Test statistic:

$$t = \sqrt{N} \frac{AAR_0}{S_{AAR}} \quad \mbox{with} \quad S^2_{AAR} = \frac{1}{M-1} \sum\limits_{t=T_0}^{T_1} \Bigl (AAR_{t} - \frac{1}{M} \sum\limits_{t=T_0}^{T_1} AAR_t \Bigr )^2$$

where $M$ denotes the number of non-missing $AAR_t$ during the estimation window.

Approximate null distribution: $t \stackrel{\cdot}{\sim} t_{M-1}$

[3.2] Null hypothesis of interest: $E(CAAR) = 0$

Test statistic:

$$t = \sqrt{N} \frac{CAAR}{S_{CAAR}} \quad \mbox{with} \quad S^2_{CAAR} = \frac{1}{M-1} \sum\limits_{t=T_0}^{T_1} \Bigl (CAAR_{t} - \frac{1}{M} \sum\limits_{t=T_0}^{T_1} CAAR_t \Bigr )^2$$

where $M$ denotes the number of non-missing $CAAR_t$ during the estimation window.

Approximate null distribution: $t \stackrel{\cdot}{\sim} t_{M-1}$

### [4] Patell or Standardized Residual Test (Abbr.: Patell Z)

[4.1] Null hypothesis of interest: $H_0: E(AAR_0) = 0$

Test statistic:

$$z = \frac{ASAR_0}{S_{ASAR}}$$

The underlying idea is to standardize each $AR_{i,t}$ by the so-called forecast-error-corrected standard deviation before calculating the test statistic; for example, for the market model,

$$SAR_{i,0} = \frac{AR_{i,0}}{S_{AR_{i,0}}} \quad \mbox{with} \quad S^2_{AR_{i,0}} = S^2_{AR_i}\left (1 + \frac{1}{M_i} +\frac{(R_{m,0} - \overline R_m)^2}{\sum\limits_{t=T_0}^{T_1}(R_{m,t} - \overline R_m)^2}\right ) \quad \mbox{and} \quad \overline R_m = \frac{1}{L_1} \sum\limits_{t=T_0}^{T_1}R_{m,t}$$

where $R_{m,t}$ denotes the market return on day $t$. (The standardization is analogous for any other day $t$ in the event window.)

Then compute

$$ASAR_0 = \sum_{i=1}^N SAR_{i,0}$$

Under the null, this statistic has expectation zero and variance

$$S_{ASAR}^2 = \sum_{i=1}^N \frac{M_i-2}{M_i-4}$$

Approximate null distribution: $z \stackrel{\cdot}{\sim} N(0,1)$

[4.2] Null hypothesis of interest: $H_0: E(CAAR) = 0$

Test statistic:

$$z = \frac{1}{\sqrt{N}} \sum_{i=1}^N \frac{CSAR_i}{S_{CSAR_i}}$$

where $CSAR_i$ denotes the cumulative standardized abnormal return of firm $i$:

$$CSAR_i = \sum_{t=T_1+1}^{T_2} SAR_{i,t}$$

which under the null has expectation zero and variance

$$S_{CSAR_i}^2 = L_2\frac{M_i-2}{M_i-4}$$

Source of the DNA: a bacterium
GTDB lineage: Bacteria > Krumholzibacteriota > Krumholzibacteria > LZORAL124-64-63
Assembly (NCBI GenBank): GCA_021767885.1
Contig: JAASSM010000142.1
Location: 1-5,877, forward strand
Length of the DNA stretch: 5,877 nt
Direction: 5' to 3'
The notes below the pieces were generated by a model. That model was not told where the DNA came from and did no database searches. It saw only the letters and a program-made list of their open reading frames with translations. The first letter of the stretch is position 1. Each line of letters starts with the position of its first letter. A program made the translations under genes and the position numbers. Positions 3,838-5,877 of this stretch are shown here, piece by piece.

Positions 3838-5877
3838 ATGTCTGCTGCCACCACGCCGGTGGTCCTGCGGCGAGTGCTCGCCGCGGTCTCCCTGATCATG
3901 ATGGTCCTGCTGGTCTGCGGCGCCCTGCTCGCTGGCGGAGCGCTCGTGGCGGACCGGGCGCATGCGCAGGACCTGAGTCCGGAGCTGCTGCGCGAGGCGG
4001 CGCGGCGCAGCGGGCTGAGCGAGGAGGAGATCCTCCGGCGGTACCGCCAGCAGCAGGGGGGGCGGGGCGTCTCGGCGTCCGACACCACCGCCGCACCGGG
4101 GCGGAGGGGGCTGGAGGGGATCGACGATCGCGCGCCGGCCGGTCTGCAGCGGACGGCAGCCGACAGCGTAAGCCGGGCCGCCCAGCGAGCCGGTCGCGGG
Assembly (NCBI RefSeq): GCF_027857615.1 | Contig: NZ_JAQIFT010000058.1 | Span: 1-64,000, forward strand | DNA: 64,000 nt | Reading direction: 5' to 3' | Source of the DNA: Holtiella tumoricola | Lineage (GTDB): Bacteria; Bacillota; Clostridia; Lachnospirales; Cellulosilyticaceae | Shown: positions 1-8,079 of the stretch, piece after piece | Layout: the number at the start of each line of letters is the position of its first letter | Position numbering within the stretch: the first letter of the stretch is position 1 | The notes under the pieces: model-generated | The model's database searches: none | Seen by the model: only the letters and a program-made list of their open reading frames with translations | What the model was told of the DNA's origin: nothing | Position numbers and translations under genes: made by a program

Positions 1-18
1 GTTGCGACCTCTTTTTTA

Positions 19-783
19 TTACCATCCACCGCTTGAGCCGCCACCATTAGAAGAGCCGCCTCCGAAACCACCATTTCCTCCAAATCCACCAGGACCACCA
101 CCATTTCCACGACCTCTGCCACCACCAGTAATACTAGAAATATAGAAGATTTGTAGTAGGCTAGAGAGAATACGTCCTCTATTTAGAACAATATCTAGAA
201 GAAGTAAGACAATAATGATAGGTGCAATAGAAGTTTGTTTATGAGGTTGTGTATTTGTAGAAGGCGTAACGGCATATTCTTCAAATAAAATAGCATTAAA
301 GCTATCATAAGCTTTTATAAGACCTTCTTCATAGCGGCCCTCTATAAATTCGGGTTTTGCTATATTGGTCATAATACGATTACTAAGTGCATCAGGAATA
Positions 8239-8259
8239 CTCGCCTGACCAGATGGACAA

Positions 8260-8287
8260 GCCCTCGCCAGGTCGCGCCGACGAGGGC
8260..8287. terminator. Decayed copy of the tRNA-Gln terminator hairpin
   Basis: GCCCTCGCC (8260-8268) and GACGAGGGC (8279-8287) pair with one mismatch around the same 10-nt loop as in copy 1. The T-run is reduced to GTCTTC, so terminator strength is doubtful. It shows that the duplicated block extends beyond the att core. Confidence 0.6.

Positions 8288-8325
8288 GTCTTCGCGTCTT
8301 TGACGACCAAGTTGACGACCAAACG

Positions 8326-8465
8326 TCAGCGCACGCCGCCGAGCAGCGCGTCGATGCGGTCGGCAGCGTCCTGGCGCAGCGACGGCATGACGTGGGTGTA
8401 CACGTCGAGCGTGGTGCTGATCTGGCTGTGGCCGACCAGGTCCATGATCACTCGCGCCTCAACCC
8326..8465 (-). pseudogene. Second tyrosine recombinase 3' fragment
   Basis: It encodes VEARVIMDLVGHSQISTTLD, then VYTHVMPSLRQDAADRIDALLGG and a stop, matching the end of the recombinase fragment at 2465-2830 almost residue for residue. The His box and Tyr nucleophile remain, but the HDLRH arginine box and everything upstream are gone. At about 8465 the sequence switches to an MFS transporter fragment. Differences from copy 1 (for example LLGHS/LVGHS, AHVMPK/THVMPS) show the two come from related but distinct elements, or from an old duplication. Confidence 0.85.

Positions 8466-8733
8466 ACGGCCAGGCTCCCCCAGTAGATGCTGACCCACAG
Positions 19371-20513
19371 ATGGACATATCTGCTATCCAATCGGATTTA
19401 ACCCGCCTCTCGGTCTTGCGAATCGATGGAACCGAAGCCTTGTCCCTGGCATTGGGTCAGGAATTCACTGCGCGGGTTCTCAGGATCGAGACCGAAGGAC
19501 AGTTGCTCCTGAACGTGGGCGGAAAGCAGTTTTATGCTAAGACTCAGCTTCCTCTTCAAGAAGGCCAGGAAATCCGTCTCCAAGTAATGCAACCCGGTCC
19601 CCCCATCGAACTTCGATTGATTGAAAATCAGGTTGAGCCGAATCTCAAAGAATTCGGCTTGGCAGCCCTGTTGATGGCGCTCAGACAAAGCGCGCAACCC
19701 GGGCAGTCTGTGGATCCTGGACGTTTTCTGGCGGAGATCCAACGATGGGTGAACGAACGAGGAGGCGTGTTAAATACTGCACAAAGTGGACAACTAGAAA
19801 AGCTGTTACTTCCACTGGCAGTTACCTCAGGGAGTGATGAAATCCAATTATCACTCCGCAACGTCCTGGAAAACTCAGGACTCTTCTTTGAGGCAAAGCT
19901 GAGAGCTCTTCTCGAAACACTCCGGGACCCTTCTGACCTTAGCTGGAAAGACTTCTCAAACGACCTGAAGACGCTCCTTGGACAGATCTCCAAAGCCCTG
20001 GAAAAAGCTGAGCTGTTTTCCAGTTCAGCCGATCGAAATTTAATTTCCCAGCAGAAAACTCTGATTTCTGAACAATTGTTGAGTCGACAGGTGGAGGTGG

Approximate null distribution: $z \stackrel{\cdot}{\sim} N(0,1)$

### [5] Kolari and Pynnönen adjusted Patell or Standardized Residual Test (Abbr.: Adjusted Patell Z)

[5.1] Null hypothesis of interest: $H_0: E(AAR_0) = 0$

Test statistic:

$$z_{\text{adj}} = z \cdot \sqrt{\frac{1-\bar r}{1 + (N-1) \bar r}}$$

where $z$ is defined as in [4.1] and $\bar r$ denotes the average of the (pairwise) sample cross-correlations of the estimation-period abnormal returns.

Approximate null distribution: $z_{\text{adj}} \stackrel{\cdot}{\sim} N(0,1)$

[5.2] Null hypothesis of interest: $H_0: E(CAAR) = 0$

Test statistic:

$$z_{\text{adj}} = z \cdot \sqrt{\frac{1-\bar r}{1 + (N-1) \bar r}}$$

where $z$ is defined as in [4.2] and $\bar r$ denotes the average of the (pairwise) sample cross-correlations of the estimation-period abnormal returns.

Approximate null distribution: $z_{\text{adj}} \stackrel{\cdot}{\sim} N(0,1)$

### [6] Standardized Cross-Sectional or BMP Test (Abbr.: StdCSect T)

[6.1] Null hypothesis of interest: $H_0: E(AAR_0) = 0$

Test statistic:

$$t = \frac{ASAR_0}{\sqrt{N} S_{ASAR,0}} \quad \mbox{with} \quad S^2_{ASAR,0} = \frac{1}{N-1} \sum\limits_{i=1}^{N}\Bigl (SAR_{i,0} -\frac{1}{N} \sum_{i=1}^N SAR_{i,0} \Bigr )^2$$

with $SAR_{i,0}$ and $ASAR_0$ defined as in [4.1]

Approximate null distribution: $t \stackrel{\cdot}{\sim} t_{M-1}$

[6.2] Null hypothesis of interest: $H_0: E(CAAR) = 0$

Test statistic:

$$t =\sqrt{N} \frac{\overline{SCAR}}{S_{\overline{SCAR}}}$$

where

$$\overline{SCAR} = \frac{1}{N} \sum_{i=1}^NSCAR_i \quad \mbox{and} \quad S_{\overline{SCAR}}^2 = \frac{1}{N-1} \sum_{i=1}^N \bigl ( SCAR_i - \overline{SCAR} \bigl )^2$$

These statistics are based on

$$SCAR_i = \frac{CAR_i}{S_{CAR_i}}$$

where $S_{CAR_i}$ denotes the forecast-error-corrected standard deviation; for example, for the market model,

$$S_{CAR_i}^2 = S_{AR_i}^2\left (L_2 + \frac{L_2}{M_i} +\frac{\sum_{t=T_1+1}^{T_2} (R_{m,t} - \bar R_m)^2}{\sum_{t=T_0}^{T_1} (R_{m,t} - \bar R_m)^2}\right )$$

Approximate null distribution: $t \stackrel{\cdot}{\sim} t_{M-1}$

### [7] Kolari and Pynnönen Adjusted Standardized Cross-Sectional or BMP Test  (Abbr.: Adjusted StdCSect T)

[7.1] Null hypothesis of interest: $H_0: E(AAR_0) = 0$

Test statistic:

$$z_{\text{adj}} = t \cdot \sqrt{\frac{1-\bar r}{1 + (N-1) \bar r}}$$